Doctor suspended for offensive posts on HardwareZone | The New Paper

Doctor suspended for offensive posts on HardwareZone

This article is more than 12 months old

Dr Lee Kwan Chen, based in Australia, posted numerous offensive statements on Singapore tech portal's forums

An Australian medical tribunal riled by lurid posts that an errant doctor placed on Singapore tech portal HardwareZone's forums has banned him from six weeks' practice and ordered him to undergo lessons in ethical behaviour and communications, particularly in the use of social media.

The Medical Board of Australia had taken Dr Lee Kwan Chen, 31, who is now based in Victoria state, to the Tasmanian Health Practitioners Tribunal for professional misconduct over numerous inappropriate and offensive statements online.

Dr Lee, who worked for the Tasmania Health Service for two years from February 2016, had posted two photographs on the HardwareZone forum showing him in medical attire and with his degree certificates.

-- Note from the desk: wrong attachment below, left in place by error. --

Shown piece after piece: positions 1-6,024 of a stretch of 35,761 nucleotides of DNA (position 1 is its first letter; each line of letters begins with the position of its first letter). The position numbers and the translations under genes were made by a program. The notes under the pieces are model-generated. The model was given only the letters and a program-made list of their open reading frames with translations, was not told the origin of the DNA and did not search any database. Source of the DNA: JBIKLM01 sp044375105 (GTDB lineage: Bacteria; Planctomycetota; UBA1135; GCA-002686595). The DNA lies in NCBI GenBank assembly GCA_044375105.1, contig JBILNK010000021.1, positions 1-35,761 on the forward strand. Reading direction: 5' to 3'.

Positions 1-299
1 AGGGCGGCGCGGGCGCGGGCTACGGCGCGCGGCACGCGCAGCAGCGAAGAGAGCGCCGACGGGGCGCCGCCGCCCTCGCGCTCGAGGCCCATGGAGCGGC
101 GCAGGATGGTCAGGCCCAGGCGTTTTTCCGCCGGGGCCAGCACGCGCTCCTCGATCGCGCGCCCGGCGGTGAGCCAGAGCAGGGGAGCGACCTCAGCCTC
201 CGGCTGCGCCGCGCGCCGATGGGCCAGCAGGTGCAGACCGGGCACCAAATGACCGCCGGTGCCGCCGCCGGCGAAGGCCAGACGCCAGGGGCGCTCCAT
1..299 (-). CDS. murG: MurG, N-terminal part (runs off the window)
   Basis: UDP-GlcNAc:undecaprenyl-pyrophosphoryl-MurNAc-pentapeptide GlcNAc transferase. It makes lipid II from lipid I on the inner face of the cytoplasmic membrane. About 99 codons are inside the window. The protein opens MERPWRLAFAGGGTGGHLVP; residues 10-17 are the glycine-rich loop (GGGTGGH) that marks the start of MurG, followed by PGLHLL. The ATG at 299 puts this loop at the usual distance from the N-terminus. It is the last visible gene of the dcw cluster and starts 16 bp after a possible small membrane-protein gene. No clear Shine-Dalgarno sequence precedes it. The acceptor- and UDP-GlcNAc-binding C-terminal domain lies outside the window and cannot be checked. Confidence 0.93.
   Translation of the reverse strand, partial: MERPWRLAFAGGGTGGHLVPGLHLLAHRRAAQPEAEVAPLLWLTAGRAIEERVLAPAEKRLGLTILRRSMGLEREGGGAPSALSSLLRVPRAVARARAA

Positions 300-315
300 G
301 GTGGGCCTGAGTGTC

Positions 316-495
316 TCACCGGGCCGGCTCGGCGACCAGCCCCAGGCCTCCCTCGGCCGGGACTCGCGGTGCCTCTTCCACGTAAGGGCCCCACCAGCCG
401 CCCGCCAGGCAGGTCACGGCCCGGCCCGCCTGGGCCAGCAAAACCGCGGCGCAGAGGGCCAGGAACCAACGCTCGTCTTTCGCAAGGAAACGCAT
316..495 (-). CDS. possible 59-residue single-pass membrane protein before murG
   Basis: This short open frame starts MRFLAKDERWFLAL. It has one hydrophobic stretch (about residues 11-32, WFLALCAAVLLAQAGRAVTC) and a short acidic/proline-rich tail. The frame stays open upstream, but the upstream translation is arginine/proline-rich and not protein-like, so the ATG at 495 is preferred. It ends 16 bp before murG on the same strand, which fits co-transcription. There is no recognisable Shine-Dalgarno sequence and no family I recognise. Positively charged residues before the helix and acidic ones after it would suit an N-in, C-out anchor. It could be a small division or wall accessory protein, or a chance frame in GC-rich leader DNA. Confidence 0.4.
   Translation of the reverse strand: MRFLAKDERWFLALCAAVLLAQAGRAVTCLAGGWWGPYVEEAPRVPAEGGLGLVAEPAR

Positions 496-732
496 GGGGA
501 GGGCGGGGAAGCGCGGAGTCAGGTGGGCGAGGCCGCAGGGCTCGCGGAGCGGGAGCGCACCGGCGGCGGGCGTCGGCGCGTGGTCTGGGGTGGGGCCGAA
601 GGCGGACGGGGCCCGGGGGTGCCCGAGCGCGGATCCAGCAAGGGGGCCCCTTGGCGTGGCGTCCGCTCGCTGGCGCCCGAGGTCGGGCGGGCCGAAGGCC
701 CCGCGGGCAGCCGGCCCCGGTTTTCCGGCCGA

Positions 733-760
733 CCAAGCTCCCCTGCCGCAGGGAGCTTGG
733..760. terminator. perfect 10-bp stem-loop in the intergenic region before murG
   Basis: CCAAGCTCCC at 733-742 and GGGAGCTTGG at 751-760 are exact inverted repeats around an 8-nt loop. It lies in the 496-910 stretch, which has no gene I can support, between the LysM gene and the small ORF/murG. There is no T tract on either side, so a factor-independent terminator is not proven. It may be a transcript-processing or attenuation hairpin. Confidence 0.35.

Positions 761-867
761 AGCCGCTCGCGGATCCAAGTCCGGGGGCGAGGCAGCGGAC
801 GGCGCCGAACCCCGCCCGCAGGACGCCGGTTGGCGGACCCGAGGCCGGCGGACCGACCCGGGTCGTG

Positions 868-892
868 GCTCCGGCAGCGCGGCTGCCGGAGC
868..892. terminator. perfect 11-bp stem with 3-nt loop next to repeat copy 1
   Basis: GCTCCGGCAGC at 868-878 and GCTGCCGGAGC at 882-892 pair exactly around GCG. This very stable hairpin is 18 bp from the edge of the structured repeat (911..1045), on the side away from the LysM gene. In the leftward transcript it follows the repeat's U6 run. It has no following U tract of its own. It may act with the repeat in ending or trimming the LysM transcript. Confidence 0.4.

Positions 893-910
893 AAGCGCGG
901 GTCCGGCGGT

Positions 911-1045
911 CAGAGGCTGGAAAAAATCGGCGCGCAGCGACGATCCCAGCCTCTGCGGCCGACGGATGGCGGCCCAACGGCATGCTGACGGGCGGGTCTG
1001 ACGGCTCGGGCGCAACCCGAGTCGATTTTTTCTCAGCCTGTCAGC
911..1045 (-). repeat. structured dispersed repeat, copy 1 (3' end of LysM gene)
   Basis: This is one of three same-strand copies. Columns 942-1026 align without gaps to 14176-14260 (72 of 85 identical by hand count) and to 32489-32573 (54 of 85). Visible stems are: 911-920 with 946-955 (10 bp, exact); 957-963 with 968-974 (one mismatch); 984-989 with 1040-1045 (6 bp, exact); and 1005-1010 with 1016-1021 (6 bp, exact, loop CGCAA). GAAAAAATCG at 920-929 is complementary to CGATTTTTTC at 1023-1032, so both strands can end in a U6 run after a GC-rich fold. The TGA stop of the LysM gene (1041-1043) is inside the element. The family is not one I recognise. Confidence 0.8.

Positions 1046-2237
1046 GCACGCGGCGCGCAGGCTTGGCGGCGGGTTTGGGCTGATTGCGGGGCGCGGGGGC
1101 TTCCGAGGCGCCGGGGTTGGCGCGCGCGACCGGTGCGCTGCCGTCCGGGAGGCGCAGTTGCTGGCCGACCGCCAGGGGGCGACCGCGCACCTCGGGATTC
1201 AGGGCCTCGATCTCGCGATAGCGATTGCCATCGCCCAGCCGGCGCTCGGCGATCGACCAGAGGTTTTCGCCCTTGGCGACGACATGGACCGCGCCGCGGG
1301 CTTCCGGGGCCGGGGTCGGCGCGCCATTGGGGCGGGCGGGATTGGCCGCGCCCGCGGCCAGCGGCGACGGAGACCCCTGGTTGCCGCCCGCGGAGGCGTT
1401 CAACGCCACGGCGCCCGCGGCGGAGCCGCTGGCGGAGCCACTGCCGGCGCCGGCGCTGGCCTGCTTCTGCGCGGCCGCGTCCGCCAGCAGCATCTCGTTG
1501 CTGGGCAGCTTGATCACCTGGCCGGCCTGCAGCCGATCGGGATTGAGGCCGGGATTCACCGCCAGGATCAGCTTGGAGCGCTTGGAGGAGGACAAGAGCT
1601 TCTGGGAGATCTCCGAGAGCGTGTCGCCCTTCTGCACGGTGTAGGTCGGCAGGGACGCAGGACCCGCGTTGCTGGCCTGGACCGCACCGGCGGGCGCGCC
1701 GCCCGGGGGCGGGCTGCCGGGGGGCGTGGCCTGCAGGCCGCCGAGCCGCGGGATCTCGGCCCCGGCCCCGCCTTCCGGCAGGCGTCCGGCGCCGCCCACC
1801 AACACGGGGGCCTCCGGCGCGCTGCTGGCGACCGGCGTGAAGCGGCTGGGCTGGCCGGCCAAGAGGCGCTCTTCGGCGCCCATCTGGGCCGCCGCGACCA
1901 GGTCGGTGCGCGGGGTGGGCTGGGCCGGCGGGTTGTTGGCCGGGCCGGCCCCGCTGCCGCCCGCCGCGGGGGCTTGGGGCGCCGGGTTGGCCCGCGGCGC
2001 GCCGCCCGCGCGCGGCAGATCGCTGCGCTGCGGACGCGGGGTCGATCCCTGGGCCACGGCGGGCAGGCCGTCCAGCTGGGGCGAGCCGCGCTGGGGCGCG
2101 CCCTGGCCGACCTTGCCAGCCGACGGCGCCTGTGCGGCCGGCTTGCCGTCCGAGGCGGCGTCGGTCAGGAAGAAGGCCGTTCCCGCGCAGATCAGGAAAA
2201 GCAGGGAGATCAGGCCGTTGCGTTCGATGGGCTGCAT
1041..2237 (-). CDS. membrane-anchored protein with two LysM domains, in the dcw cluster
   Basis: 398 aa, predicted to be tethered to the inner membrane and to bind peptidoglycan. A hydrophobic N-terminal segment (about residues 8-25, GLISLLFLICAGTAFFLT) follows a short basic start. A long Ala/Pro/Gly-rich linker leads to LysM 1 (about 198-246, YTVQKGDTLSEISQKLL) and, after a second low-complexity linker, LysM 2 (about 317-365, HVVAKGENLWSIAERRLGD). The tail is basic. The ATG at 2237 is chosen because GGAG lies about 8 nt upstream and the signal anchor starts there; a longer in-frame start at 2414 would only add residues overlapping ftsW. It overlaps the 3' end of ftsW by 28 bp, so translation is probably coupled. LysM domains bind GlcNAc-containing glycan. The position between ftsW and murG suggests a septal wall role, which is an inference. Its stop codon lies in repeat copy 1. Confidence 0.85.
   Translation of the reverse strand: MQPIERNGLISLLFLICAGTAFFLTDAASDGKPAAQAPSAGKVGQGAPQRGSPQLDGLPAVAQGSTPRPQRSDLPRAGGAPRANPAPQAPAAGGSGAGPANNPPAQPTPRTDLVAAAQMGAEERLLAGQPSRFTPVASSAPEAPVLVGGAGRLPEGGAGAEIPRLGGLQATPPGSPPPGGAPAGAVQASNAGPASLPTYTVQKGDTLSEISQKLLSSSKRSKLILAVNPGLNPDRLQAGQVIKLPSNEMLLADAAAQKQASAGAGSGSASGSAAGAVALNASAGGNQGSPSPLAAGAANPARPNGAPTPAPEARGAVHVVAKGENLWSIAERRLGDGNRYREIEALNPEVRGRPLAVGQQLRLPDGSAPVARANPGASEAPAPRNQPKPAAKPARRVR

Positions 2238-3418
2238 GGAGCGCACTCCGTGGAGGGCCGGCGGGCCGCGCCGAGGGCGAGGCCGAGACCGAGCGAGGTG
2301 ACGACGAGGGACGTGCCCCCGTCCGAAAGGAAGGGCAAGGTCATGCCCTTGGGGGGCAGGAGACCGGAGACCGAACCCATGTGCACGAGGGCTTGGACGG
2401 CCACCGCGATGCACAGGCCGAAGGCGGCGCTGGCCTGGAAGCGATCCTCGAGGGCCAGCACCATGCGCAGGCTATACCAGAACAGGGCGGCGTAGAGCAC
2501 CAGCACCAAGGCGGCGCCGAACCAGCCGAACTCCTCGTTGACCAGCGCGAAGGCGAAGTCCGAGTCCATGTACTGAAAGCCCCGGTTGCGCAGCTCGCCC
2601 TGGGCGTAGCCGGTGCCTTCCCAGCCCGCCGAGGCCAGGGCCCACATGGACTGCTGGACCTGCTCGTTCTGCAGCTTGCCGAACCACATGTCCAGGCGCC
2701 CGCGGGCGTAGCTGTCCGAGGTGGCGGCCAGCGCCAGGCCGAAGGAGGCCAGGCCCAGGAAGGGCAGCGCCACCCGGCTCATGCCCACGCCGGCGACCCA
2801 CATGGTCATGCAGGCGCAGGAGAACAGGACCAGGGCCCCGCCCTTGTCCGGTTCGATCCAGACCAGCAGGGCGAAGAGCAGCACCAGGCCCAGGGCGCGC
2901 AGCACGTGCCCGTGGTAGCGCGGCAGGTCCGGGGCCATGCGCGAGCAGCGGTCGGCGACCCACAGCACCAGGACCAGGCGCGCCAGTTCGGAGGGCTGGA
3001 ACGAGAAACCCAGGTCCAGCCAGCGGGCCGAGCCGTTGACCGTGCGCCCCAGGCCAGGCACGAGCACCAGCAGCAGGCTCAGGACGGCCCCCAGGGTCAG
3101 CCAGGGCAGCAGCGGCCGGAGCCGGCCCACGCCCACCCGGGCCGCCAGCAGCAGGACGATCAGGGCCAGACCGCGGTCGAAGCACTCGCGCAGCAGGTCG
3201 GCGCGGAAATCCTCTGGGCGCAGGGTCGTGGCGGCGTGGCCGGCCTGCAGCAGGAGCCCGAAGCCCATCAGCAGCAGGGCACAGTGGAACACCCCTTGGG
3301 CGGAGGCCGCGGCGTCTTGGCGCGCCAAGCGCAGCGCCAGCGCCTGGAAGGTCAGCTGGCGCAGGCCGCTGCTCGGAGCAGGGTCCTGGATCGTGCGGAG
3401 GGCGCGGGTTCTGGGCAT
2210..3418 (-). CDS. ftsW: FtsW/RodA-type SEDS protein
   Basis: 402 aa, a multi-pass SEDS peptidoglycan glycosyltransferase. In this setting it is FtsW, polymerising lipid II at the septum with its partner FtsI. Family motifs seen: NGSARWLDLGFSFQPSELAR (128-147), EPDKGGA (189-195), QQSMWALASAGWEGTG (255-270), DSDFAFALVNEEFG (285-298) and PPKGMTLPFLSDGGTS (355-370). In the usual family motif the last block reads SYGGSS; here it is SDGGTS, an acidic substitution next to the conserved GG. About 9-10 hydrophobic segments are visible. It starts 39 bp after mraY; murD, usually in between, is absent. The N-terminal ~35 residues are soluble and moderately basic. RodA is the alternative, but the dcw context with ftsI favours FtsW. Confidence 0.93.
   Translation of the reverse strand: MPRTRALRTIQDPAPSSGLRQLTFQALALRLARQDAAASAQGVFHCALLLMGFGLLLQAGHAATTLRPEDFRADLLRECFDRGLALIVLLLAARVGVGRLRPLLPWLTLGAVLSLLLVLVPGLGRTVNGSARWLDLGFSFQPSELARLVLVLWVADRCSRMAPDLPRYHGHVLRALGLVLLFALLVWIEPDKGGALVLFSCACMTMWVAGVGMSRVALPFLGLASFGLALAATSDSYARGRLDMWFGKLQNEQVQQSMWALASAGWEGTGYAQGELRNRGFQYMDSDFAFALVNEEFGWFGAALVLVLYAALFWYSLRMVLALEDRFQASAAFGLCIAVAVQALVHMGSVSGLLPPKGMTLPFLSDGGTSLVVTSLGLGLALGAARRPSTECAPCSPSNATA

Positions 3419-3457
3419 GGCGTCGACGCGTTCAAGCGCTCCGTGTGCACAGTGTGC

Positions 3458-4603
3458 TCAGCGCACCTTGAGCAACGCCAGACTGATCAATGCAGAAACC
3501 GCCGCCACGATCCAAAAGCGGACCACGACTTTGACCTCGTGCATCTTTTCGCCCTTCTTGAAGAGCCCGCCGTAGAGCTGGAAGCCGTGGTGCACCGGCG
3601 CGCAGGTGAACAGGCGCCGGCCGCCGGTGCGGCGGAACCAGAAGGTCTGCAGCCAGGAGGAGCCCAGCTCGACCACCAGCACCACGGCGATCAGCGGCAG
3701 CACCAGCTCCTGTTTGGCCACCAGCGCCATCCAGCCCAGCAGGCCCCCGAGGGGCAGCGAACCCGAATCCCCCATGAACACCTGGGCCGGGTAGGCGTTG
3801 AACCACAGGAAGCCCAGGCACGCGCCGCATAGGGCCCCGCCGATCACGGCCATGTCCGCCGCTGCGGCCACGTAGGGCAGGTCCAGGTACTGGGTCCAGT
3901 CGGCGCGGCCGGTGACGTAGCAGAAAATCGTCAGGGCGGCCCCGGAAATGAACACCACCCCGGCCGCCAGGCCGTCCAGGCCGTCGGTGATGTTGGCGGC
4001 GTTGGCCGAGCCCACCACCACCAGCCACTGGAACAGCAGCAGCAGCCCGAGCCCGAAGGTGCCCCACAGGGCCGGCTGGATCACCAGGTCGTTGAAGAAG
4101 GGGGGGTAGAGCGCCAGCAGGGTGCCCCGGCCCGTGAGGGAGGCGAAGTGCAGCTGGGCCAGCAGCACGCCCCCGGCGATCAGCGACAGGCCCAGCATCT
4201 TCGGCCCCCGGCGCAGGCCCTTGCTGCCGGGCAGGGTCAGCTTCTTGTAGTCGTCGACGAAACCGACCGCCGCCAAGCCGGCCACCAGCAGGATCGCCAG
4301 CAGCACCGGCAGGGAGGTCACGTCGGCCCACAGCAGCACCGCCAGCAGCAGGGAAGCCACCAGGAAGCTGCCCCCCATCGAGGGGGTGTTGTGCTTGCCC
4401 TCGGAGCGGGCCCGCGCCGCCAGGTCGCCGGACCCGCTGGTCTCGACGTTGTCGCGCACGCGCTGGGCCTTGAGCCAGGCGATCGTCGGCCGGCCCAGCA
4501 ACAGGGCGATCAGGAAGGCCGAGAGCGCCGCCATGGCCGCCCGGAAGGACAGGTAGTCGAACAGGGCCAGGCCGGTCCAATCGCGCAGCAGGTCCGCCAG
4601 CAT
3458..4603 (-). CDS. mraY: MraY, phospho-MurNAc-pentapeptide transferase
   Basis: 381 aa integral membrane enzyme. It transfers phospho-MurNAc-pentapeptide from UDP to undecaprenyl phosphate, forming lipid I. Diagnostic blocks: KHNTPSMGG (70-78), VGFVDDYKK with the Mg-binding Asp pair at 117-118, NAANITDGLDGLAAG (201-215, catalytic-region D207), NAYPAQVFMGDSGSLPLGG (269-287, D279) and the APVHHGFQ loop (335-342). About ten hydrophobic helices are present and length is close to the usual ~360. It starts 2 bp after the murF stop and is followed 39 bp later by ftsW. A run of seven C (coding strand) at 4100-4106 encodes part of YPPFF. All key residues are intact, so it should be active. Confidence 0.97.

In a comment he posted in December 2017, Dr Lee referred to an article about a male Egyptian lawyer who was jailed for three years for saying women who wear ripped jeans should be raped as punishment.

In the post, Dr Lee said: "I'm surprised they didn't give him a medal instead."


A month later, he posted that if his marriage should fall apart, "it would not end in divorce, it would end in murder".

In his defence, Dr Lee explained comments he had made, including one in 2016 in which he posted: "Some women deserve to be raped, and that supercilious little ***** fits the bill in every way."

He said the comment was made in "the context of a socio-political situation in Singapore/ Malaysia where as a result of certain events, a local female college student made disparaging remarks about (national) servicemen".

While he accepted they could be perceived as inflammatory, misogynistic or racist, he insisted he has not allowed his views to affect his care of patients, and that anger had clouded his judgment then.

Dr Lee added that he was relatively young and inexperienced, and had an opinionated bent to his conduct on social media at the time.

A joint submission by Dr Lee and the Australian Health Practitioner Regulation Agency said his online views did not colour or influence his medical practice. It said he has also never been discriminatory or derogatory towards the groups of individuals that his comments are allegedly inflammatory towards.

However, tribunal chairman Robert Webster ordered Dr Lee be reprimanded and suspended for six weeks starting next month.